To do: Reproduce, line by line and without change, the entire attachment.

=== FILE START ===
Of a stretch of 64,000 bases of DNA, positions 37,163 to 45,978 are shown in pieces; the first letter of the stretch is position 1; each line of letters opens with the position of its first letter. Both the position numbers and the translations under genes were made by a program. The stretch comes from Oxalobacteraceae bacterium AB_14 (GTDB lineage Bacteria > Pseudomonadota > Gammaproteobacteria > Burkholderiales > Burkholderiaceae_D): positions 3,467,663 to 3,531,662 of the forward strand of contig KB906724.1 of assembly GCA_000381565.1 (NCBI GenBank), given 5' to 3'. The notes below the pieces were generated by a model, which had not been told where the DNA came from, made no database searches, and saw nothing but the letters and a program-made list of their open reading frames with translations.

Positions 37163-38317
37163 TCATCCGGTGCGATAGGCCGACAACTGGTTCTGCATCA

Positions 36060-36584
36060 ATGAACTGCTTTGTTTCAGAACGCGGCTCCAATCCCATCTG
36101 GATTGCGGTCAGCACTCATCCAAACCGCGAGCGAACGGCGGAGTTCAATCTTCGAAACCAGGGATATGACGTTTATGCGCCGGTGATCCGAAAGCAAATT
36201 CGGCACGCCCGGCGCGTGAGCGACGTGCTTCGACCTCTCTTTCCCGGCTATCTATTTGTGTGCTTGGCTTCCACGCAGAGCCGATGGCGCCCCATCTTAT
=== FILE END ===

Of a stretch of 64,000 bases of DNA, positions 37,163 to 45,978 are shown in pieces; the first letter of the stretch is position 1; each line of letters opens with the position of its first letter. Both the position numbers and the translations under genes were made by a program. The stretch comes from Oxalobacteraceae bacterium AB_14 (GTDB lineage Bacteria > Pseudomonadota > Gammaproteobacteria > Burkholderiales > Burkholderiaceae_D): positions 3,467,663 to 3,531,662 of the forward strand of contig KB906724.1 of assembly GCA_000381565.1 (NCBI GenBank), given 5' to 3'. The notes below the pieces were generated by a model, which had not been told where the DNA came from, made no database searches, and saw nothing but the letters and a program-made list of their open reading frames with translations.

Positions 37163-38317
37163 TCATCCGGTGCGATAGGCCGACAACTGGTTCTGCATCA

Positions 36060-36584
36060 ATGAACTGCTTTGTTTCAGAACGCGGCTCCAATCCCATCTG
36101 GATTGCGGTCAGCACTCATCCAAACCGCGAGCGAACGGCGGAGTTCAATCTTCGAAACCAGGGATATGACGTTTATGCGCCGGTGATCCGAAAGCAAATT
36201 CGGCACGCCCGGCGCGTGAGCGACGTGCTTCGACCTCTCTTTCCCGGCTATCTATTTGTGTGCTTGGCTTCCACGCAGAGCCGATGGCGCCCCATCTTAT